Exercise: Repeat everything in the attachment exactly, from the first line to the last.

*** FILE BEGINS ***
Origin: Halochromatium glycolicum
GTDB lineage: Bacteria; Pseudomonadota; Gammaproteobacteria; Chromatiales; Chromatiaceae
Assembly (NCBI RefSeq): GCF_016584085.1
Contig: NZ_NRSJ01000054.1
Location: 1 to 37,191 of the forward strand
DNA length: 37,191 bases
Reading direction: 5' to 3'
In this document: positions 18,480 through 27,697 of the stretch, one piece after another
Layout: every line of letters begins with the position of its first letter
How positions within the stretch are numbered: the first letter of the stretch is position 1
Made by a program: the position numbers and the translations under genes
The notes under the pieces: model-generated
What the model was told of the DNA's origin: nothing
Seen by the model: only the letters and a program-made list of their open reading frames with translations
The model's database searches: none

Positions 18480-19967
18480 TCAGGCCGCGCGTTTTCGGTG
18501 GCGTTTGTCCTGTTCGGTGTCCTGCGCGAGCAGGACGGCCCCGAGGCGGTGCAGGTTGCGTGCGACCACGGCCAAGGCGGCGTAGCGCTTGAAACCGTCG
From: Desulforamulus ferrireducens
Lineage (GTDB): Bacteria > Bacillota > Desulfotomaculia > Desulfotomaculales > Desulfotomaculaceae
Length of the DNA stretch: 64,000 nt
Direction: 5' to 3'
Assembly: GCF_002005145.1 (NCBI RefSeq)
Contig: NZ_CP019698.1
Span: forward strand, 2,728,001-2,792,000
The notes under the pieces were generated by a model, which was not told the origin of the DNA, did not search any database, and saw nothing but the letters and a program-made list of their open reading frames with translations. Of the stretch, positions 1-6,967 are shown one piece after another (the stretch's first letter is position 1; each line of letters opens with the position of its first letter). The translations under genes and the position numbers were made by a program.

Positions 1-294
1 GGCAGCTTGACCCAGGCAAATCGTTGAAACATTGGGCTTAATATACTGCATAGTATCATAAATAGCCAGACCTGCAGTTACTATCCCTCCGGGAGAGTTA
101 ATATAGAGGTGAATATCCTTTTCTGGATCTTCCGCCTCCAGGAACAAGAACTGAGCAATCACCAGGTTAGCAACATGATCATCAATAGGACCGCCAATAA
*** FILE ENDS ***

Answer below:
Origin: Halochromatium glycolicum
GTDB lineage: Bacteria; Pseudomonadota; Gammaproteobacteria; Chromatiales; Chromatiaceae
Assembly (NCBI RefSeq): GCF_016584085.1
Contig: NZ_NRSJ01000054.1
Location: 1 to 37,191 of the forward strand
DNA length: 37,191 bases
Reading direction: 5' to 3'
In this document: positions 18,480 through 27,697 of the stretch, one piece after another
Layout: every line of letters begins with the position of its first letter
How positions within the stretch are numbered: the first letter of the stretch is position 1
Made by a program: the position numbers and the translations under genes
The notes under the pieces: model-generated
What the model was told of the DNA's origin: nothing
Seen by the model: only the letters and a program-made list of their open reading frames with translations
The model's database searches: none

Positions 18480-19967
18480 TCAGGCCGCGCGTTTTCGGTG
18501 GCGTTTGTCCTGTTCGGTGTCCTGCGCGAGCAGGACGGCCCCGAGGCGGTGCAGGTTGCGTGCGACCACGGCCAAGGCGGCGTAGCGCTTGAAACCGTCG
From: Desulforamulus ferrireducens
Lineage (GTDB): Bacteria > Bacillota > Desulfotomaculia > Desulfotomaculales > Desulfotomaculaceae
Length of the DNA stretch: 64,000 nt
Direction: 5' to 3'
Assembly: GCF_002005145.1 (NCBI RefSeq)
Contig: NZ_CP019698.1
Span: forward strand, 2,728,001-2,792,000
The notes under the pieces were generated by a model, which was not told the origin of the DNA, did not search any database, and saw nothing but the letters and a program-made list of their open reading frames with translations. Of the stretch, positions 1-6,967 are shown one piece after another (the stretch's first letter is position 1; each line of letters opens with the position of its first letter). The translations under genes and the position numbers were made by a program.

Positions 1-294
1 GGCAGCTTGACCCAGGCAAATCGTTGAAACATTGGGCTTAATATACTGCATAGTATCATAAATAGCCAGACCTGCAGTTACTATCCCTCCGGGAGAGTTA
101 ATATAGAGGTGAATATCCTTTTCTGGATCTTCCGCCTCCAGGAACAAGAACTGAGCAATCACCAGGTTAGCAACATGATCATCAATAGGACCGCCAATAA